Organophosphorus compounds (e.g., sarin) exhibit acute toxicity in humans as terrorist chemical warfare agents (CWA). We will develop a field-portable microfluidic system to detect CWA in the field.
Organophosphorus compounds exhibit acute toxicity in humans following ingestion, inhalation, or transdermal absorption through inhibition of the acetylcholinesterase enzyme, which subsequently hinders muscle relaxation. In the past, the potency and volatility of certain organophosphate derivatives, namely sarin, soman, and tabun, have been maliciously exploited by military entities and terrorists as chemical warfare agents. Other less toxic organophosphorus compounds, such as those used as pesticides, are still detrimental to human health, comprising one of the most common causes of poisoning worldwide. Detecting and differentiating these organophosphorus compounds in the field, whether that be in a military or environmental context, will allow for increased human safety. To address this need, we propose the development of a centrifugally-driven microfluidic device fabricated via the print-cut-laminate method developed in our lab. An array of chromogenic organic dyes, each of which reacts differently with various organophosphate derivatives, will be stored on-board. Following interaction between the dyes and the target analyte, an image of the disc will be captured using a flatbed scanner. Testing will be done with CWA mimics on the detection of the CWAs spiked into whole blood and nasal swabs in collaboration with Dr. Holstege (Toxicology), Dr. Bazydlo (Clin Chem) and EHS.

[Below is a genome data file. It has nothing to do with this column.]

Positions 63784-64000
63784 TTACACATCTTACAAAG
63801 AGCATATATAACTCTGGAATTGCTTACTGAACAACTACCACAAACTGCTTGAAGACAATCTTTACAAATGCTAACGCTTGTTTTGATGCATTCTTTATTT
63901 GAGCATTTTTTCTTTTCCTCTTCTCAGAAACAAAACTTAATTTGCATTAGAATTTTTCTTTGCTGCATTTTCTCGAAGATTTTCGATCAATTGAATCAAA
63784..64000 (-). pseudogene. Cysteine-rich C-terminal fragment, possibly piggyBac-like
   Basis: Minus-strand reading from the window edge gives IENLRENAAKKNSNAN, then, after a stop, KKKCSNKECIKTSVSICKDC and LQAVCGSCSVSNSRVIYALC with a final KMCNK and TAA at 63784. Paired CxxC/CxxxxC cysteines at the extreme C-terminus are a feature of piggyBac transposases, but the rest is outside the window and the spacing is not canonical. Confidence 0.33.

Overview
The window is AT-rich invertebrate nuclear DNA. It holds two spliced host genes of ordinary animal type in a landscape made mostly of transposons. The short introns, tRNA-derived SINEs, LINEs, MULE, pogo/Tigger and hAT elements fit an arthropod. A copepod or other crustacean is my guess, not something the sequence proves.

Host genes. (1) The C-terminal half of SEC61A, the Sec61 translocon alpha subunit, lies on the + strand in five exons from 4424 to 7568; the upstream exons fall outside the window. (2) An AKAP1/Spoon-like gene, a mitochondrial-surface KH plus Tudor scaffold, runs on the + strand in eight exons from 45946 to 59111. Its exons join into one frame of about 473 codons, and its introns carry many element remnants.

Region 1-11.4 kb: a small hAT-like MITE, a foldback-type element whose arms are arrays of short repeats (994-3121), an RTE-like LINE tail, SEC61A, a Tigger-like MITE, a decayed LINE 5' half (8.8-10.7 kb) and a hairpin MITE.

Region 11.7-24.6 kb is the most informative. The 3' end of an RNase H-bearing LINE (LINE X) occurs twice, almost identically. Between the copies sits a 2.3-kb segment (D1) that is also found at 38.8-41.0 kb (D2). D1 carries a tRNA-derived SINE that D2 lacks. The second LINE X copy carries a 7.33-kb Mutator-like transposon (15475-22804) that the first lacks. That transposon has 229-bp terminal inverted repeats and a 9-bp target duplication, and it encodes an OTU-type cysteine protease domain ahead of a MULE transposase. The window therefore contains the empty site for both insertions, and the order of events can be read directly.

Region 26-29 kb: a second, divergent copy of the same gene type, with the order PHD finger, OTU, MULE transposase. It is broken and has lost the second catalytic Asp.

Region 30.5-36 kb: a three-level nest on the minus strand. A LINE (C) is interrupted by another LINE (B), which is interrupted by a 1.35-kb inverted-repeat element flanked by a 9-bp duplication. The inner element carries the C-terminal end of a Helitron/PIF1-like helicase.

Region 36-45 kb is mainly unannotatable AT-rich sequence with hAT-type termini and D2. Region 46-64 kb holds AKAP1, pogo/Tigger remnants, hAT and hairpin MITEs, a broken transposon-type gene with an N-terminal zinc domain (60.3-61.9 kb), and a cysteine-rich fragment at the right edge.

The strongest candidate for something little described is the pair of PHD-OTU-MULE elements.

Development of a field-portable system to allows us to generate adequate data to attract large funding from the Dept of Defense.
Leah Dignan, a PhD Candidate in Chemistry (Landers Lab) will be the main researcher on this, in collaboration with Clinical Chemistry, Emergency Medicine, Pediatrics and Toxicology.